Demons 2 was distributed theatrically in Italy by Titanus on 9 October 1986.[5][1] The film grossed a total of 1,105,944,000 Italian lire in Italy.[1] The film was released in the United States on 13 February 1987 and in the United Kingdom on 18 September 1987 in the United Kingdom.[1] It was released in West Germany on 9 July 1987 as Dance of the Demons 2/Dämonen.[1]

In an interview conducted on January 22, 1988, directors Bava and Argento were discussing a follow-up to Demons 2 stating that they were working on a follow-up film, with Argento stating it would not be called Demons 3, but potentially Ritorno alla casa dei demoni (transl. Return to the House of the Demons).[6] The third Demons film had a story developed by Franco Ferrini and Dardano Sacchetti which involved an airplane that had to make an emergency landing where it finds itself on an island with a volcano, stranding the passengers.[6] Sacchetti explained that the situation was for them to arrive in a "weird hell" and compared the film to Alien, but with the isolated place being an airplane opposed to a spaceship and the demons replacing the aliens.[6] After developing several drafts, the writers abandoned the story with Sacchetti stating that they had trouble creating a story set in an isolated area of the airplane.[6] The screenwriters eventually developed a new screenplay set in a church which acted as a passage into hell which was developed into the film The Church without Bava.[6]

Critical reception[edit]

Based on 12 reviews, Demons 2 has an approval rating of 67% on Rotten Tomatoes.[7]

AllMovie's review was negative, writing, "putting aside the simplistic plot, lousy dialogue and atrocious acting, Demons 2 is watchable for one reason: the bloody mechanical and makeup effects by Sergio Stivaletti."[8] Reviewing the film on Blu-ray, Budd Wilkins of Slant Magazine rated it 3/5 stars and wrote that it "trades in its predecessor's penchant for wall-to-wall gore in favor of surreal shocks and quasi-Cronenbergian craziness".[9] Writing in a retrospective for Dread Central, Matt Serafini called it "much more a mixed bag than its predecessor" but questioned why it never led to a series. Serafini suggested a new generation of Italian filmmakers continue the series, including the practical effects and new wave music of Demons 2.[10]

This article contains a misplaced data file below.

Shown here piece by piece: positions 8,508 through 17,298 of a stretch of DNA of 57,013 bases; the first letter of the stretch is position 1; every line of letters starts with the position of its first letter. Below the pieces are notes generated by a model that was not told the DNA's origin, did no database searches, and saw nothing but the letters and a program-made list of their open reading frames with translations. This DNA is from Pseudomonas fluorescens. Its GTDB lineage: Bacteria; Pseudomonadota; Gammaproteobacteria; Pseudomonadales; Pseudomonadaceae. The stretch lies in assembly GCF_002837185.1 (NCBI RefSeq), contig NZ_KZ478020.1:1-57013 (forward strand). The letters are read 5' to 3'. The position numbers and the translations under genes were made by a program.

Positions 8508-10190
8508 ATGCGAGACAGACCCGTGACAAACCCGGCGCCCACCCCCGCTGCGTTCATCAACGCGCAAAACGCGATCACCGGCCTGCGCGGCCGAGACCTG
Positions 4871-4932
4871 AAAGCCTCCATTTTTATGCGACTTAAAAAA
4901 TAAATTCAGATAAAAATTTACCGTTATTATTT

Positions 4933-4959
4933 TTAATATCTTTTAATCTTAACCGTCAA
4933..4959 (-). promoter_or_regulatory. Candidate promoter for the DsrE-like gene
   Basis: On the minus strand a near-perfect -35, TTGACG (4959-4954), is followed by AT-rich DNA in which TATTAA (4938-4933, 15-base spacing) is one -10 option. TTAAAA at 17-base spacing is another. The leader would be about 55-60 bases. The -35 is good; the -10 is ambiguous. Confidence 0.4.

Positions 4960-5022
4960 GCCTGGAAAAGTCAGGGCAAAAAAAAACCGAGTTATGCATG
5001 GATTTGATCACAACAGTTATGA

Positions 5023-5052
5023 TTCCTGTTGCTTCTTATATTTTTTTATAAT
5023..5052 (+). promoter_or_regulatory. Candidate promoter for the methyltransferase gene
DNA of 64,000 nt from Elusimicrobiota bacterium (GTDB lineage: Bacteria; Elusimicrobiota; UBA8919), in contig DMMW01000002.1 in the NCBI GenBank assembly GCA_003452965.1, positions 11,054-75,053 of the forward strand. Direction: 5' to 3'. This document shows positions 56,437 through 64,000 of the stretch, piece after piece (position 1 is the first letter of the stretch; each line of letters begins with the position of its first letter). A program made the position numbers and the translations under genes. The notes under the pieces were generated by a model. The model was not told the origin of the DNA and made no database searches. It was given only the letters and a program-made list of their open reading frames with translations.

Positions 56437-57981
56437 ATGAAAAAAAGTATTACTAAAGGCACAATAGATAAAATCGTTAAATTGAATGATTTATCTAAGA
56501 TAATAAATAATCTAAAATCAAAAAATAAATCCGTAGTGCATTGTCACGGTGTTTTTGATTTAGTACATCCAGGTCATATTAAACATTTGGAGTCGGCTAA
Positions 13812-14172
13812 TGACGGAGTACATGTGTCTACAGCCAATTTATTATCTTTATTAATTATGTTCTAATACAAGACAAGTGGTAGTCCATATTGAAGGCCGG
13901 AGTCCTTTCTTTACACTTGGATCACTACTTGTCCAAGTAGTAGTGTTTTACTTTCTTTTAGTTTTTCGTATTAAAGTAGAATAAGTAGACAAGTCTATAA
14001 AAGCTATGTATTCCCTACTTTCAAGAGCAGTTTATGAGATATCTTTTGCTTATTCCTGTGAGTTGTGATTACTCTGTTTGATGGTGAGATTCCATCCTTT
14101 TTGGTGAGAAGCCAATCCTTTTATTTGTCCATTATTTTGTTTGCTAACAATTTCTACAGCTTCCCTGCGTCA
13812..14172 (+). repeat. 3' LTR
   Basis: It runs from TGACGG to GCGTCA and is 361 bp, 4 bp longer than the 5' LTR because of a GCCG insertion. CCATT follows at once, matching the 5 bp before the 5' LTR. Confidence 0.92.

Arrow Video released the first two films on Blu-ray and DVD on 30 April 2012 with a two-part comic included, entitled Demons 3. Part 1 came with Demons and the last part with Demons 2.

Footnotes[edit]

  1. ^ a b c d e f g h i j k l m n o Curti 2019, p. 139.
  2. ^ a b c Curti 2019, p. 140.
  3. ^ "Film Review: Demons 2 (1986)". Horror News | HNN. 12 June 2018. Retrieved 26 May 2021.
  4. ^ a b Curti 2019, p. 141.
  5. ^ Legare, Patrick. "Demons 2 (1986)". AllMovie. Archived from the original on 30 August 2013. Retrieved 18 January 2018.
  6. ^ a b c d e Curti 2019, p. 172.
  7. ^ "Demons 2 - The Nightmare Returns - Rotten Tomatoes". Rotten Tomatoes. Retrieved 16 December 2021.
  8. ^ Legare, Patrick. "Demons 2 (1986) - Review - AllMovie". AllMovie. Retrieved 4 August 2012.
  9. ^ Wilkins, Budd (9 November 2014). "Demons 2". Slant Magazine. Retrieved 16 August 2017.
  10. ^ Serafini, Matt (11 August 2012). "Saturday Nightmares: Why Didn't Demons 2 Lead To A Franchise?". Dread Central. Retrieved 16 August 2017.

Sources[edit]

  • Curti, Roberto (2019). Italian Gothic Horror Films, 1980-1989. McFarland. ISBN 978-1476672434.

External links[edit]